Karma has been quite good to the little dog these days.

A potential client (for my wholesale division) whom I've been chasing for literally eight months finally signed a contract yesterday. Now, part of the fault is mine. I could've called him more often. I could've emailed him more often. But after four months had passed, I figured he just wasn't interested and didn't have the balls to tell me. Or worse, he was doing business with a competitor and kept stringing me along as a backup in case he wanted to fire my competitor. Or my competitor fired him. But he called me a few days ago and, on our second meeting, pulled the trigger.

This contract will be worth enough money to pay my restaurant's gas and light bills every month. Sweet. We commence serving this client in fourteen days, after hand-holding him through a product promotion program and developing point-of-sale (POS) materials.

Today, for the first time in 14 days, the afternoon was mine, all mine. Bliss. First stop was the record store. Only two discs made their way to the checkout. An Ella Fitzgerald and The Rolling Stones' Forty Licks.

Second the local electronics-geeks paradise (independent, not Radio Shack) and chatted with the guys about some stuff I'd ordered and bought more goodies than I really wanted to. The only thing I really needed was one cable (which they'd finished making). But it's now hooked up and replaced a bunch of spaghetti that was running from the basement of the house, making stops along the way, all the way to my den on the fourth floor.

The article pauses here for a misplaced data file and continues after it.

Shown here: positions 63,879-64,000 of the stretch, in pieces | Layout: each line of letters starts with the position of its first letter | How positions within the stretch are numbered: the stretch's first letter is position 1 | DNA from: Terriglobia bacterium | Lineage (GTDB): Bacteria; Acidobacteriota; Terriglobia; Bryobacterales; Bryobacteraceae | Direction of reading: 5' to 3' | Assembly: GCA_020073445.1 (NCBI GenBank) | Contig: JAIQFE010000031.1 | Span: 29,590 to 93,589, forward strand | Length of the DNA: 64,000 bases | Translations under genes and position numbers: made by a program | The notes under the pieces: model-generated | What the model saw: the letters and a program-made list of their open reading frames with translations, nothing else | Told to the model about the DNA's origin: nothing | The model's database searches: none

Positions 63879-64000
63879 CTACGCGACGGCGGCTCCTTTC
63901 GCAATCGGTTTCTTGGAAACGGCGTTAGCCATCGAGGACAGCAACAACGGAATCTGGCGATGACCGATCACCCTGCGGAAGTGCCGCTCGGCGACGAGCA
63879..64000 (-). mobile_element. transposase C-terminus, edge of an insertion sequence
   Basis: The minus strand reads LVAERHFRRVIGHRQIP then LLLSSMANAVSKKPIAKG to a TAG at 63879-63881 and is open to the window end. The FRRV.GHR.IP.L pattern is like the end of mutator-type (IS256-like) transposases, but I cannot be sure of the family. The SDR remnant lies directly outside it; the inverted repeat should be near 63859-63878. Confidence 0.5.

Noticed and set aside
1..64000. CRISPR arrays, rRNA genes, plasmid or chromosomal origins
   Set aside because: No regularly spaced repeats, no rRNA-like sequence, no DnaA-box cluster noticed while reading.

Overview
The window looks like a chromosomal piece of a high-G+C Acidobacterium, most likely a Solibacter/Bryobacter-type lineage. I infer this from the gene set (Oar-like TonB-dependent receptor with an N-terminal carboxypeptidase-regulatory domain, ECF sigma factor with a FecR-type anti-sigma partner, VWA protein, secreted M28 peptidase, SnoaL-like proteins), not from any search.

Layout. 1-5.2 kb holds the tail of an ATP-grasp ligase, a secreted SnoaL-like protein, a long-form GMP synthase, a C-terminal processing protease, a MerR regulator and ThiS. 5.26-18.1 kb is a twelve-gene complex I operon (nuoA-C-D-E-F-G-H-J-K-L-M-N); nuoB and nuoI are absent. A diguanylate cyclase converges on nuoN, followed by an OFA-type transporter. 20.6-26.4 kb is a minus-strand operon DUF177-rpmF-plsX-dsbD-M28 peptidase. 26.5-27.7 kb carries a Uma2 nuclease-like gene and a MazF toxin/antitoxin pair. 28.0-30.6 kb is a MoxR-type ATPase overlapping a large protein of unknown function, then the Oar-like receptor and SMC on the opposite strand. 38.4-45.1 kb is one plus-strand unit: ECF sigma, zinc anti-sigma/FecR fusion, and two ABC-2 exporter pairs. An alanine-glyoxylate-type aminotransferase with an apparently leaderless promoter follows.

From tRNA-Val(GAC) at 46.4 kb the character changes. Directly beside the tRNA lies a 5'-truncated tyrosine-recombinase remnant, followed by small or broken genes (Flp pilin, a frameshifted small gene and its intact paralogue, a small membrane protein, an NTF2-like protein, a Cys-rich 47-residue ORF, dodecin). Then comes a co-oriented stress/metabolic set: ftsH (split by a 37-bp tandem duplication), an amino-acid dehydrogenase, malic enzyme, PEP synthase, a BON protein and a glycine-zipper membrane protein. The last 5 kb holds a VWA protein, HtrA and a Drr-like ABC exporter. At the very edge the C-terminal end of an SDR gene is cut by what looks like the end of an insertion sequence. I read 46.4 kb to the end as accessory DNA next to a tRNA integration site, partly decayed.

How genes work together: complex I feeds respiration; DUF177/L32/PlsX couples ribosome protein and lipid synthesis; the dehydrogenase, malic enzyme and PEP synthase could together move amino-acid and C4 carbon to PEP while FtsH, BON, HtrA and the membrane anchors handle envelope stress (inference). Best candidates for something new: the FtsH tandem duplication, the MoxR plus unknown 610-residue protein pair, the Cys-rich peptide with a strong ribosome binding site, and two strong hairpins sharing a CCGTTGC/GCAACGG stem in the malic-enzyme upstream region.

Once I settled into my comfy (newly-wired) den, I went online only to discover that someone had shut off E2! So I put on the Stones and commenced eating a snack. The song "Fool to Cry" came on.

The last time I prayed was a good three days ago. This is not good for a practicing Buddhist.

I shut off the stereo and commenced to pray a prayer filled with gratitude. It was not long ago I thought life was just a worthless, painful thing. But such ups and downs come with the territory, in my case.

When I was done I played and played "Fool to Cry" over and over and started notating some stuff (music-speak for writing out notes, tempo, rests, etc. on paper with five lines and then a big space every inch or so). I called up one of my favorite musicians (a drummer, but he plays the piano) and told him that I wanted to do a jazz treatment of this song. I can't sing rock; I don't have a rock voice (blues, yes; rock, nope). I'd have to do this in a ballad-blues kinda mode. Really slowly.

For those of you unfamiliar with the tune, in it the singer indicates that his daughter, his wife, and even his friends have the same message for him: cheer up and be grateful for what ya have. Well, it's a lot more than that, but that's it in a nutshell.

I tried recently to sing "I'll be Seeing You." It was one of my father's favorite tunes; and I had it performed at his funeral. I couldn't finish the song, and walked off the stage. God knows whether or not I'll be able to sing the message that "Fool to Cry" hits home without breaking up either. But I'm gonna give it a try.